What else can you do to get your name out there?  I tried to do as many booksignings as possible. It’s good to get to know your local booksellers.  But sticking to ways to promote yourself online, I’d advise you to definitely get a Facebook page. And a Twitter page. Yes, Twitter.  If you’re like me, you’re probably resisting Twitter, but now that you want to promote yourself, it’s time to “tweet” away.  I swore I would never twitter, but I finally got on the bandwagon earlier this year.  And get this—an author recently announced on one of my writers’ loops that she got a movie option because she was on Twitter!  I asked what she tweeted about, and she said sometimes she tweeted about her work, but oftentimes she announced random stuff. And this led to a movie deal!  That’s the best story I’ve heard so far, and it shows the power of possibilities available to you via social networks.

As for me, I tweet when I have a new release, and definitely if I have a booksigning/event to promote, but like the writer who got the movie deal, much of the things I tweet about have nothing to do with writing whatsoever.  I share interesting articles, what I did for the day. Whatever. The one thing I know for sure is that I’m getting my name out there. Someone from a book club found me on Twitter and asked me to phone in for their book club meeting where they were discussing my book. Of course I said yes.  And recently a reader told me that she really enjoyed the way I interacted with my readers on my Facebook page. So being out there is also about giving your readers a way to connect with you, which can also be an important component in whether or not they buy your next work, or even any of your books. I’ve also had people discover me on Facebook and tell me that they now plan to buy my books because they’ve gotten to learn about me via Facebook.

Lastly, here’s another thing to do that really isn’t all that hard. Join writers’ loops. If you’re a member of Romance Writers of America, join their loop. I’m on the RWA Published Author’s Network loop, as well as a loop called Fiction That Sells, the Novelist Inc loops, and also some publisher loops (such as St. Martin’s Press and Avon Books). Don’t just join these loops and lurk—post comments from time to time.  Engage in dialogue with other writers. Again, the writing has to come first—I’m not telling you to forget the writing and spend all day “gabbing” in cyberspace. But being on various writers’ loops is another way to get your name out there. People will see your name when you sign your posts—and definitely add a signature line that includes your website and perhaps the name of your latest book. Every time you post something, people will see your name and the url for your website. So, just by interacting in the writing community in this way, you’re helping to promote yourself.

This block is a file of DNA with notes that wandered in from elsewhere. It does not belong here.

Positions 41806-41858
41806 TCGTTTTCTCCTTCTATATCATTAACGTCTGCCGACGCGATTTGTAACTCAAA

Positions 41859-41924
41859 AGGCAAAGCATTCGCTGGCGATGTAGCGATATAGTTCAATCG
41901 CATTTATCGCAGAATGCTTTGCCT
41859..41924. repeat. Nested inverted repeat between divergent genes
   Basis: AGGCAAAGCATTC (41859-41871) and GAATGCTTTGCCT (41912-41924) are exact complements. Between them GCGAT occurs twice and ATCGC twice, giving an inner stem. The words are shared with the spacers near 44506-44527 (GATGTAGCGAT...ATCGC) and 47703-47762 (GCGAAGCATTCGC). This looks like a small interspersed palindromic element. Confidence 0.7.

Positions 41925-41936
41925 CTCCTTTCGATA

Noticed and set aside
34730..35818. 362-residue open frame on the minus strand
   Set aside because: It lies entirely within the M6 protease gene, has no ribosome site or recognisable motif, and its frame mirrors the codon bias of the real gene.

I’m sure there are other things you can do to help promote yourself online—maybe even something obvious that I’m forgetting—but I think I’ve pretty much covered the bases.  Remember that people are interested in getting to know you better, so don’t be shy.  You have a product to sell—and the best way to do that is to sell yourself.  Writing is a business, just like anything else.  So get out there and promote yourself!  After all, no one else is going to be as passionate about your product nor as invested in your success as you are.

Good luck!

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Toronto Public Library's Romance Writer-In-Residence Deborah Cooke discusses writing and getting published in the romance genre.